He booted up over wool socks and headed to the kitchen, just around the corner, where a man who might have been a viking in another time stood surrounded by two dogs, each as large as Jamie. They were a German shepherd border collie mix: Izzy, who looked all shepherd, and her brother Amos, who looked like a bear.
The kitchen was squared away. If this man dirtied a dish he washed it, everything in its place. “Coffee, Cody,” said the broad-shouldered, long-armed man who towered over him, five years his senior.
“Thank you, Sir, but no. It takes me five minutes to piss with this stuff on. I’ll drink up when we’re done.”
“Understood. Old age gets us all. Let’s get at her before the rain turns our picnic into a battle.”
Proud, like some approval yearning little slave, that he knew where the tools were, he went down to the barn for the camp ax, maw, sledge, splitting spikes and rake and placed them in a wheel barrow. They had scouted the cedar stand. There were four cedar and one big Douglas Fir down. This wood would feed the Major’s wood stove for the entire next winter after being seasoned and split this spring and summer.
The real tool was the chainsaw, what did the work. The Captain had shown him how to use it. But the hernia’s prevented him even pull starting it, let alone wielding the heavy thing. He had no core left, was weaker than most women and found himself out here in God’s weeping country trying to be useful to better men, men he could have never contended with in his youth. It would be his job to make woodchuck paths into the tangle of rocky soil made by the rotting of many a fallen tree that had not been cleared like this.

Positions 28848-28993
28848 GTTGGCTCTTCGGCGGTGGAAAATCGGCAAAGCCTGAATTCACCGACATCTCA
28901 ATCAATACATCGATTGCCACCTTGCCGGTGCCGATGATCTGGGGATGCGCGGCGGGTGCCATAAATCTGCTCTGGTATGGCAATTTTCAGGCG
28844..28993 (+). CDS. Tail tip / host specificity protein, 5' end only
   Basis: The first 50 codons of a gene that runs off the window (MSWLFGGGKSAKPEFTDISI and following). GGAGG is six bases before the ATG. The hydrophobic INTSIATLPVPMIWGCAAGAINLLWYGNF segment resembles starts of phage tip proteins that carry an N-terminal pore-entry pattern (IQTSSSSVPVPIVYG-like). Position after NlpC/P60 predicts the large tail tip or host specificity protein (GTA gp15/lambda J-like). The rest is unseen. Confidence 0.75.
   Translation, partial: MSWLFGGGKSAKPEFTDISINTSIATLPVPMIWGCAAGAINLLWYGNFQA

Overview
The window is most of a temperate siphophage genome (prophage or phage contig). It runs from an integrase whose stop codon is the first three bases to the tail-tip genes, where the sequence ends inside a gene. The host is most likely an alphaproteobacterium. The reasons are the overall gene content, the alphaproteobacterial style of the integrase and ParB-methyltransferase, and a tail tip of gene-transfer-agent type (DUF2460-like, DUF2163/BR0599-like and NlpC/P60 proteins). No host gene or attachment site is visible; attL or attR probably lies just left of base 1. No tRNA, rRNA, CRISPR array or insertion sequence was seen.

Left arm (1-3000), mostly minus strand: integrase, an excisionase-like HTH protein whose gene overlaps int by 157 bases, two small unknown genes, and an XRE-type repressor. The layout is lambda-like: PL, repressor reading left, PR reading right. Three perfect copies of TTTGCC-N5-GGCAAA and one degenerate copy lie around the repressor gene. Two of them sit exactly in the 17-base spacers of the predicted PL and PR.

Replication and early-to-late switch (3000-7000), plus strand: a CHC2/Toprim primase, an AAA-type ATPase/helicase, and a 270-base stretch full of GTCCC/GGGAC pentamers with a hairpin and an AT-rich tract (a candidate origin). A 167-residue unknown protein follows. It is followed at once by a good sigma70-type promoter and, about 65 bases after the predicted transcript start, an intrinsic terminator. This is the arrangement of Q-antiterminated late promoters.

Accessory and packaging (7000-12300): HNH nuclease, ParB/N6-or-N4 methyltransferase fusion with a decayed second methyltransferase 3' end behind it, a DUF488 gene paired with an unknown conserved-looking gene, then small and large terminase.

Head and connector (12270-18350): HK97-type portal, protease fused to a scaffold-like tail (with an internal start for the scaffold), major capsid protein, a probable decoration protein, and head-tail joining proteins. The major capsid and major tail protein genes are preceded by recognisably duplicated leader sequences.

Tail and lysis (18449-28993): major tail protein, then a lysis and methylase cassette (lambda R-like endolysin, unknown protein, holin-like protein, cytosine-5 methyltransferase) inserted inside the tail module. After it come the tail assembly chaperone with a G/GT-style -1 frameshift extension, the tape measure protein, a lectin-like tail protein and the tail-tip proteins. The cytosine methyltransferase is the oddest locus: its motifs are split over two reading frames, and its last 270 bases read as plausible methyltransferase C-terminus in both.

The Major had a bad knee, he had heard it pop when they were booting up yesterday. He was tall too, in his mid 60s. Jamie assigned himself the task of making sure The Major did not turn an ankle or trip and fall. The rake pulled aside willowy cedar branches, rotten vine maple and choked out alder saplings, along with blackberry briers and ferns. Three ragged paths he raked as the man readied his machine.
Jamie stood back as a snagged tree was cut free. As the Major, a lifelong logger, who put his way through officer candidate school cutting trees as a logger, cut away branches from the trunk, Jamie dragged them away.
By the time the brush pile in the woods was built, the screaming saw had turned that 60 foot trunk into 16.5 inch long log rounds which The Major measured with his open hand, a hand span from pinkie to thumb that measured twice Jamie’s arthritic hand. Jamie’s hands already ached and he counted himself lucky for having ruined his back and shoulders stocking shelves on supermarket night crews before he developed the punching power he had, as a teen, been capable of, according to a good pro coach.
‘Imagine how bad the hands would be if I could have really cracked!’
And so the loser of the race barely begun comforted his miserable shade as unforgiving Time closed in.
Then the rain came, a hard driving rain, mixed with large snow flakes, pouring down in sheets beyond the cover of the forest, making him glad he was under the canopy.
“Wood,” yelled The Major, and log rounds as thick as his thighs began flying from some fifty yards away, tossed like dice by the big man, close enough that Jamie felt a swell of pride, that this old war dog judged him capable of dodging the rounds and getting them stacked.
Jamie LaFranc, having felt long dead inside, came alive and rediscovered that he had some remaining drive.